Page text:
This series of papers has been developed from our work in upgrading TenStep's PortfolioStep™. For more information on TenStep's internal consulting methodology, please visit http://

Published here September, 2007.

Introduction | Project Portfolio Management Terminology 
Whole Portfolio Process Overview | Your Organizational Environment
The Ten Steps | PART 2

Whole Portfolio Process Overview

A complete portfolio management process life cycle consists of four major sequential phases or activities. These are: Prepare; Plan; Execute; and Harvest. There are several things worth noting about this sequence.

  • Firstly, unlike a project that has a life span that is often misnamed life cycle (a project doesn't "cycle", it starts and it finishes), a project portfolio is an entity that does have a true life cycle. That's because the portfolio does get reviewed and its process repeated throughout the year and certainly on an annual basis.
  • Secondly, project practitioners will be familiar with the sequence: Prepare; Plan; Execute (and deliver) as it applies to a single project. However, portfolio management starts much earlier in the game and, downstream, must actively deploy project outcomes and rigorously garner the expected improvements.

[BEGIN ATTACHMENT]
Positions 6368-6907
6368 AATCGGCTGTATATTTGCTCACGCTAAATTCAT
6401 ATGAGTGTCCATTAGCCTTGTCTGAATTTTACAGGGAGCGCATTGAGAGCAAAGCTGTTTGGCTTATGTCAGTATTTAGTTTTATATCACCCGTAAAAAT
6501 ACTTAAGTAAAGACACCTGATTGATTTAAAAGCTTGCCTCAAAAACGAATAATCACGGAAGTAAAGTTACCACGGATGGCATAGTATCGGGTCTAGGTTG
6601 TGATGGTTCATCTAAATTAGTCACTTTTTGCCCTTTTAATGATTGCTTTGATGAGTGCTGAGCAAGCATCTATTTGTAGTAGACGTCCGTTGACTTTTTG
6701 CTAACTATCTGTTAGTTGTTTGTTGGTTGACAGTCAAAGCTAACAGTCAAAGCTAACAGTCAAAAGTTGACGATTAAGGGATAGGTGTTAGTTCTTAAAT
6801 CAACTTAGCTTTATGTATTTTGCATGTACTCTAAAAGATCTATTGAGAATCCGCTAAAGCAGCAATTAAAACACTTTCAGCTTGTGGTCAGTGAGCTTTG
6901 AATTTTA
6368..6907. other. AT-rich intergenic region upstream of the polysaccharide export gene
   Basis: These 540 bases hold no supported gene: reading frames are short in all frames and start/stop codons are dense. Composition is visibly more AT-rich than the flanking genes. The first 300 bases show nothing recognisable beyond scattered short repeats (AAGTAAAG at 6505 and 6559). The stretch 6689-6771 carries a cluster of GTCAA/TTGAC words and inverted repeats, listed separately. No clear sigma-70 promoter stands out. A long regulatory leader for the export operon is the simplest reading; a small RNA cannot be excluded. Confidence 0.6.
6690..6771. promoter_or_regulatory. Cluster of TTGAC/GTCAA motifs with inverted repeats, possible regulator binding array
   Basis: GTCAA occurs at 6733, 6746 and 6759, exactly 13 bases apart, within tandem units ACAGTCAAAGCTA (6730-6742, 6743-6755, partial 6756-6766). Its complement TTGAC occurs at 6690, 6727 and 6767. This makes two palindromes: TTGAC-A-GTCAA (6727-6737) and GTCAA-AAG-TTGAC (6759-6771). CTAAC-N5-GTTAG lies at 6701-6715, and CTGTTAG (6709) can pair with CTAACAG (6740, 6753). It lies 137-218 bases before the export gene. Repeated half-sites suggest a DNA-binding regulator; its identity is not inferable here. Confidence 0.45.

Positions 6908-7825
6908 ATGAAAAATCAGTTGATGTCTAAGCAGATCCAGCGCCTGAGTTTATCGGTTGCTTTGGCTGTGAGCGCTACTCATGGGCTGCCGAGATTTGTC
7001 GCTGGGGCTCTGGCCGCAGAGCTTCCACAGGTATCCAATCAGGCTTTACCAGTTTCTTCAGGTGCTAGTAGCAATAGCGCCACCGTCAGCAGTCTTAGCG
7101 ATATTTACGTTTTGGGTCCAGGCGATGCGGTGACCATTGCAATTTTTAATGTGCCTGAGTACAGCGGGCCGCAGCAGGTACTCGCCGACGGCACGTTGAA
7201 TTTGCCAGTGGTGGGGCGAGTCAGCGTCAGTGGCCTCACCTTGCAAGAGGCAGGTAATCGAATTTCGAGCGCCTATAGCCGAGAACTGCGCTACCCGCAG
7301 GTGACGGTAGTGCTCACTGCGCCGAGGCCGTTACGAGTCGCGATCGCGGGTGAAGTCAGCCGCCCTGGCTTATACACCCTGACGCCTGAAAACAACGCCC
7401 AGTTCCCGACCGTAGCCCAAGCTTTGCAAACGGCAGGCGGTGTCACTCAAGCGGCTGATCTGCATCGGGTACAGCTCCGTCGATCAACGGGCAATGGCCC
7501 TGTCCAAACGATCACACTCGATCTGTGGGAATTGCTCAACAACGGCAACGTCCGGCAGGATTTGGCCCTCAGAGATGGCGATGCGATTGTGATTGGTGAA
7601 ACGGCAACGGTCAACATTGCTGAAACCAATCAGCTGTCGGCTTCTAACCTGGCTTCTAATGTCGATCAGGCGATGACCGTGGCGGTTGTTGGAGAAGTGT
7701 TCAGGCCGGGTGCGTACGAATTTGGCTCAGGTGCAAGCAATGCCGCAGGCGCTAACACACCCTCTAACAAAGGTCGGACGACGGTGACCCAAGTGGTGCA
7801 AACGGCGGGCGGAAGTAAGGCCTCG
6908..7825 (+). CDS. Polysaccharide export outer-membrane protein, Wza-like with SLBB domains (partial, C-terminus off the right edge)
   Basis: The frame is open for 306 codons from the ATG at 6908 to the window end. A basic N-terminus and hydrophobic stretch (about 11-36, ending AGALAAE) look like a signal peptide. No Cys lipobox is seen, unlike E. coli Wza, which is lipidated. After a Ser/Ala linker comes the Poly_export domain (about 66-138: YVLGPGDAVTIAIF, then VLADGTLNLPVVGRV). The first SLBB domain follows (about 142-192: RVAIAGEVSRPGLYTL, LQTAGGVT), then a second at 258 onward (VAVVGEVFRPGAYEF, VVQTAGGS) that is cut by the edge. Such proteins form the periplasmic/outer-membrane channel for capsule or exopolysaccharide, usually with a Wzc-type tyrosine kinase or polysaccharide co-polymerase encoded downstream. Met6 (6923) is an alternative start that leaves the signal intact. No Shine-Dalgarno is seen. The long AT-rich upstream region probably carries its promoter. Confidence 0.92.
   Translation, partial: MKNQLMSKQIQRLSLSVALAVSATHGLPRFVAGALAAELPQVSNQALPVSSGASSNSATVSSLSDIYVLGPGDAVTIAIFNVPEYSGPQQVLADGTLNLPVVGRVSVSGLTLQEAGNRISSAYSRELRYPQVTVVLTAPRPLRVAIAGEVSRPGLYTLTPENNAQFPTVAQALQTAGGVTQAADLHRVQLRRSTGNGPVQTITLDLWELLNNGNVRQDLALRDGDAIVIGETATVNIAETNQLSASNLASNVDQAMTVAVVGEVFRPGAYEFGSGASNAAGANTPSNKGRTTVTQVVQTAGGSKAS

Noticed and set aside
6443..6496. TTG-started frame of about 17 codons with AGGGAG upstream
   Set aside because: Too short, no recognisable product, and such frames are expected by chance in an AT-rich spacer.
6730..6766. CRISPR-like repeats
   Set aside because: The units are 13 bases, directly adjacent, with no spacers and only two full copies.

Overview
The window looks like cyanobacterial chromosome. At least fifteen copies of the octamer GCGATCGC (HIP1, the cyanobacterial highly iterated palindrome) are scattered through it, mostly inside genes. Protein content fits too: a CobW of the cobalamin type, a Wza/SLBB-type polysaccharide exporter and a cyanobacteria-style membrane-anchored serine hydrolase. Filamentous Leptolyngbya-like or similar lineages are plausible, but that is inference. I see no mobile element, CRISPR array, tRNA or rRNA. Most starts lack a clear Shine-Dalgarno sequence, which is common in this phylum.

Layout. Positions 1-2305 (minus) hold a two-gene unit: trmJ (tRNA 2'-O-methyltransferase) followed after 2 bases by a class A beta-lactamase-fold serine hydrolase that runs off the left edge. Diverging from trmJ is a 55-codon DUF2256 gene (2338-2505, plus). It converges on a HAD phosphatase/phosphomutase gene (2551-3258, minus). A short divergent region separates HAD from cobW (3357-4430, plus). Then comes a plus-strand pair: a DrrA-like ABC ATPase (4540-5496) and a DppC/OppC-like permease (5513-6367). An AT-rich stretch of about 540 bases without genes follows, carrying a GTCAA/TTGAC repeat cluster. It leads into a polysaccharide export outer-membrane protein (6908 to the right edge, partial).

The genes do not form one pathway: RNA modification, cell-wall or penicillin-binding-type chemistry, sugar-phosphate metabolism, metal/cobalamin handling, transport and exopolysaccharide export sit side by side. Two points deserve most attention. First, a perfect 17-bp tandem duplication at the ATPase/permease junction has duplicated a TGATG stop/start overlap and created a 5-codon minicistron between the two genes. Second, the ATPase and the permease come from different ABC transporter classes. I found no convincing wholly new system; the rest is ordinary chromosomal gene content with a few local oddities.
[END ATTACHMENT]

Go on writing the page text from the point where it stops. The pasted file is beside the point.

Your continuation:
• Thirdly, the outcomes of portfolio projects are not just deliverables, they are enablers - enablers of future benefits derived through "harvesting".
  • Fourthly, the harvesting activity includes the reaping of the benefits, gathering data on the actual benefits realized, assessing value and feeding the findings back into the preparation phase of the portfolio process. All of this is to establish continuous improvement, and thus completing the portfolio cycle.
  • Fifthly, not many organizations conduct this entire process as just described, especially including rigorous harvesting. This is simply because of the difficulties of managing across major organizational boundaries in traditional "stovepipe" structures.

In a sense, the four major phases of portfolio management described above may be likened to four levels of organizational maturity. Only those organizations that actually conduct all four phases successfully, and are truly effective in modifying the input strategies as in "continuous learning", have reached the highest level of project management organizational maturity.

Project Portfolio Management Terminology  Project Portfolio Management Terminology

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